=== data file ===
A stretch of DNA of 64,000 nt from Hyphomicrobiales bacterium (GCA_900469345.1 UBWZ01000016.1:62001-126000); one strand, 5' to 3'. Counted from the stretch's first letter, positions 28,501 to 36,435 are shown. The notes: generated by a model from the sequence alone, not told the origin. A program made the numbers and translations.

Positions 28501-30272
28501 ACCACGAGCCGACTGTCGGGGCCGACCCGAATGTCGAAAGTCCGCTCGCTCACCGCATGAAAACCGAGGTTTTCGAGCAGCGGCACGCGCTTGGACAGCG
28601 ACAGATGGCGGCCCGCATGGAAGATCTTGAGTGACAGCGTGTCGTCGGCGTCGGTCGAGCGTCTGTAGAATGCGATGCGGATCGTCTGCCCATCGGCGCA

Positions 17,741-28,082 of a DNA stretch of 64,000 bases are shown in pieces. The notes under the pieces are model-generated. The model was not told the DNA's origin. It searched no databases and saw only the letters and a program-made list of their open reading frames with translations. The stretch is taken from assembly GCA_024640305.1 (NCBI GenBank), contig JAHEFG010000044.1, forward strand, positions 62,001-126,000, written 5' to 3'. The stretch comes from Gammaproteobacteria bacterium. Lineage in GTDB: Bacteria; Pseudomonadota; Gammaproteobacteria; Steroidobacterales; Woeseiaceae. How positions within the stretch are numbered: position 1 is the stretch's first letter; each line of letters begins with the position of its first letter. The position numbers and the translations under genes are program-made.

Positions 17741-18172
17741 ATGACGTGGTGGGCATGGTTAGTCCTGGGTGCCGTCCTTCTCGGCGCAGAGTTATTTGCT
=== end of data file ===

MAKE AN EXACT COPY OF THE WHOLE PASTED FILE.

A stretch of DNA of 64,000 nt from Hyphomicrobiales bacterium (GCA_900469345.1 UBWZ01000016.1:62001-126000); one strand, 5' to 3'. Counted from the stretch's first letter, positions 28,501 to 36,435 are shown. The notes: generated by a model from the sequence alone, not told the origin. A program made the numbers and translations.

Positions 28501-30272
28501 ACCACGAGCCGACTGTCGGGGCCGACCCGAATGTCGAAAGTCCGCTCGCTCACCGCATGAAAACCGAGGTTTTCGAGCAGCGGCACGCGCTTGGACAGCG
28601 ACAGATGGCGGCCCGCATGGAAGATCTTGAGTGACAGCGTGTCGTCGGCGTCGGTCGAGCGTCTGTAGAATGCGATGCGGATCGTCTGCCCATCGGCGCA

Positions 17,741-28,082 of a DNA stretch of 64,000 bases are shown in pieces. The notes under the pieces are model-generated. The model was not told the DNA's origin. It searched no databases and saw only the letters and a program-made list of their open reading frames with translations. The stretch is taken from assembly GCA_024640305.1 (NCBI GenBank), contig JAHEFG010000044.1, forward strand, positions 62,001-126,000, written 5' to 3'. The stretch comes from Gammaproteobacteria bacterium. Lineage in GTDB: Bacteria; Pseudomonadota; Gammaproteobacteria; Steroidobacterales; Woeseiaceae. How positions within the stretch are numbered: position 1 is the stretch's first letter; each line of letters begins with the position of its first letter. The position numbers and the translations under genes are program-made.

Positions 17741-18172
17741 ATGACGTGGTGGGCATGGTTAGTCCTGGGTGCCGTCCTTCTCGGCGCAGAGTTATTTGCT